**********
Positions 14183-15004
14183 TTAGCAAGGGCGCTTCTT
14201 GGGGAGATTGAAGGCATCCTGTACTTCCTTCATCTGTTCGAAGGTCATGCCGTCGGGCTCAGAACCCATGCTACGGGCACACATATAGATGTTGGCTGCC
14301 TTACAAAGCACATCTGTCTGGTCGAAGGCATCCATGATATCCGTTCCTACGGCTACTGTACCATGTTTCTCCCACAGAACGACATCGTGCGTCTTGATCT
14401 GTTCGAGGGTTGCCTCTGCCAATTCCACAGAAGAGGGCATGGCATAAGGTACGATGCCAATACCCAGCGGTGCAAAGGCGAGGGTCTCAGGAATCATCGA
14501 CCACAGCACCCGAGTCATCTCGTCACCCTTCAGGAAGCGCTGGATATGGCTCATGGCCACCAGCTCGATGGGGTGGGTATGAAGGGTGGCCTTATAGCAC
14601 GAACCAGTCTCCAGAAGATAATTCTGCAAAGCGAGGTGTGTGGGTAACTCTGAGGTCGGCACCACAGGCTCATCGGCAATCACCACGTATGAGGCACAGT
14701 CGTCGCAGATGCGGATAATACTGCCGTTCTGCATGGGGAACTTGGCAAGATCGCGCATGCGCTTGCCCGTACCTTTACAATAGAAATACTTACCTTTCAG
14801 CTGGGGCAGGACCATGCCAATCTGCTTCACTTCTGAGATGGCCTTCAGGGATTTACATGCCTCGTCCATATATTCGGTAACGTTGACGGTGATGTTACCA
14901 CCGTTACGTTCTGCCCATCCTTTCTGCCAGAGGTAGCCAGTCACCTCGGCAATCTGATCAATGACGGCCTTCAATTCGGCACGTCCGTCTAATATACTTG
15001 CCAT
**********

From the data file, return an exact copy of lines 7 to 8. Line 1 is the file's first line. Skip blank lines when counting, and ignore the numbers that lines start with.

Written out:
14601 GAACCAGTCTCCAGAAGATAATTCTGCAAAGCGAGGTGTGTGGGTAACTCTGAGGTCGGCACCACAGGCTCATCGGCAATCACCACGTATGAGGCACAGT
14701 CGTCGCAGATGCGGATAATACTGCCGTTCTGCATGGGGAACTTGGCAAGATCGCGCATGCGCTTGCCCGTACCTTTACAATAGAAATACTTACCTTTCAG